I was excited about this hunting trip; our first hunt on the new Kentucky lease. We had received reports from a hunter that hunts the adjacent property that the birds were gobbling and plentiful in the area. We drove the 6.5-hour drive to Pirates Cove Resort on Jonathon Creek Bay at Kentucky Lake where we would be staying for the next few days as we hunted until our hearts were content or we tagged out.
Saturday morning the alarm went off and I was dressed and in Clyde on my way to the hunting land, with Hank in tow. As soon as we pulled in the drive and parked, we were hurriedly unloading Hank off the trailer and packing our stuff into the basket and bed. It is funny that after you do this several times, it becomes second nature. As soon as I finished lacing my snake boots and put Crackie on silent we were sneaking across the field in stealth mode on Hank.
We stopped Hank at the old barn and sat for about 10 minutes before hearing the first gobble; a single gobble that rattled the morning. We patiently waited and another gobble cut the morning air like an axe hitting a piece of fresh pine. That gobble was followed simultaneously with two other gobbles from nearby toms. I jumped off Hank, grabbed my turkey vest, turkey stool and my shotgun and we were sprinting across the field toward a tree line. As we hit the bottom of the field we started sloshing in waterlogged weeds that were about thigh high. This slowed me down considerably but I could still see Richard in the dim morning light so I just hustled to catch up as soon as I cleared the marshy bottom.
Since this was new property we were hunting, it took us a minute to find a place we wanted to set up. As we were hem-hawing about “Here? Or there?”, three or four toms were gobbling their heads off about 50 yards from us. Finally, I made the decision for us and said…”HERE! We are setting up here!” I just could not stand it any longer. My heart was pounding and I had just sprinted across a soggy bottom, thigh deep in grass with the anticipation of a child walking through the gates at the county fair. I HAD TO SIT DOWN!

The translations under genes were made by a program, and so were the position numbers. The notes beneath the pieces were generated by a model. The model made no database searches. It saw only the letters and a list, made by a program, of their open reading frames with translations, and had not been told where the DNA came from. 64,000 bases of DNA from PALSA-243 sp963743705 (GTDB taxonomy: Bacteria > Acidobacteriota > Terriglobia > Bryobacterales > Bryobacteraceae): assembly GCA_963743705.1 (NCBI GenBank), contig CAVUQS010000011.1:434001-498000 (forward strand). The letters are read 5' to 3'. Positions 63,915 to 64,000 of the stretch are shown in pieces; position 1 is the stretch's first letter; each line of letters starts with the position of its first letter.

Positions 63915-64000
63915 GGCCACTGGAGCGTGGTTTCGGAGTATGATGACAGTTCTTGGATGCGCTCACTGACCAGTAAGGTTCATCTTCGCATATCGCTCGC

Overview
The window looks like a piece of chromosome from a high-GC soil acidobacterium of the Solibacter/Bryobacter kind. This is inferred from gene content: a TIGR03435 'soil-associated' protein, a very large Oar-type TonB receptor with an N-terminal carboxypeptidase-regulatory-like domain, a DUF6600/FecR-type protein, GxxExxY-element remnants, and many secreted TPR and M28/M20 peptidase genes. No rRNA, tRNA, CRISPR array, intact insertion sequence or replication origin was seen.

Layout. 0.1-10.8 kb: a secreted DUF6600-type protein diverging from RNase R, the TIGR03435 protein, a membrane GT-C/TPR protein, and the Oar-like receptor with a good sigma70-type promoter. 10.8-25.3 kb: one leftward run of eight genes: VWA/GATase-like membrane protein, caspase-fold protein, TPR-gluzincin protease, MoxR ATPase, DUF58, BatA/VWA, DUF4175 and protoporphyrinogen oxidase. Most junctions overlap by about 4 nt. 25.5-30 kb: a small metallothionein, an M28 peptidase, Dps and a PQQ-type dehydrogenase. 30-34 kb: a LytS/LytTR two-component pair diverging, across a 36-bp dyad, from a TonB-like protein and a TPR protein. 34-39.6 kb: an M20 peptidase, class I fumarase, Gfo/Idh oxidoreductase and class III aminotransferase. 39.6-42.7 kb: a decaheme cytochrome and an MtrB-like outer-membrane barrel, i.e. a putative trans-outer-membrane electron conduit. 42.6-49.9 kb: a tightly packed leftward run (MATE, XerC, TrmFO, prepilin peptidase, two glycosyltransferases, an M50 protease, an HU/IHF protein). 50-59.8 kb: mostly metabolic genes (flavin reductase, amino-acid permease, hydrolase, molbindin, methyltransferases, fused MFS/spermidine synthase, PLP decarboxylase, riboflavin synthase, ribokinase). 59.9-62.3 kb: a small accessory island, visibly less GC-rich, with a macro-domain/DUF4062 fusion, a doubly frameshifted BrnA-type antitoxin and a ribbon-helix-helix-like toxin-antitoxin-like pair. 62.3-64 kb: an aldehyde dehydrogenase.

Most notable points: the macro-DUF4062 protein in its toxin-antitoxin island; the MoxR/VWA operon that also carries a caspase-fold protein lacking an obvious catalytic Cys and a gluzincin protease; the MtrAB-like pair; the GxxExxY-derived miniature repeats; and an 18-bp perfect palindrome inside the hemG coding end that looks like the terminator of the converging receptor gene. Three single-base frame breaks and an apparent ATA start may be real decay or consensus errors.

I set up my stool as Richard walked out into the field to set up a tom and a hen decoy. By the time I was sitting still, with my shotgun in my lap, facemask and gloves on, Richard was just firing up the video camera. The toms were still gobbling. Chills ran up my arms and the hair on the nap of my neck stood on end. There is something magical about the sound of a tom gobbling on a dew laden morning just before day break…absolutely breathtaking and exciting–not knowing what the morning is about to bring you.
When the toms were on the ground, they moved down into the woods directly behind us. This was PERFECT! These toms were coming to the sounds of the fly down cackles and the purrs we were making. Every sound was resonated back with a gobble; good, strong, hearty gobbles. After about 15 minutes, I heard a cluck fairly close behind me, followed by a cluck from another tom, then another answered with a cluck. Glancing over at Richard, I could just make out the words as he whispered “They are close, I hear them drumming. “
Those birds worked their way up the bank and were standing less than 8 yards over my left shoulder. I didn’t move. I cannot explain how intense the moment was. I could hear the grass crunching under its footsteps–and of course, my heartbeat in my ears. I had to concentrate on a bug crawling on a weed in front of me to control my breathing. These birds were close enough you could see them blink. They needed to come from around me and to an area that the camera could pick them up.
They did not come around me but backed out the exact trail they came in on but were still gobbling about 20 yards behind us. The Carry-Lite Bob-N Tail Turkey HD tom looked so realistic with its weighted tail bobbing in the wind. Several times it looked as if it came out of strut only to fan out again, mimicking a real tom. Evidently the tom decoy was something these less dominant birds did not want to mess with. When they heard the sound from the gobble tube, they responded and before we knew it they were making their way around to the side of us. These birds would gobble at just about any sound we made, but they sure did not want to get within 15 yards of our decoy setup. We had no doubt that there must be a more dominant bird in these woods because these three birds were not going to cross the line of that dominant toms liking.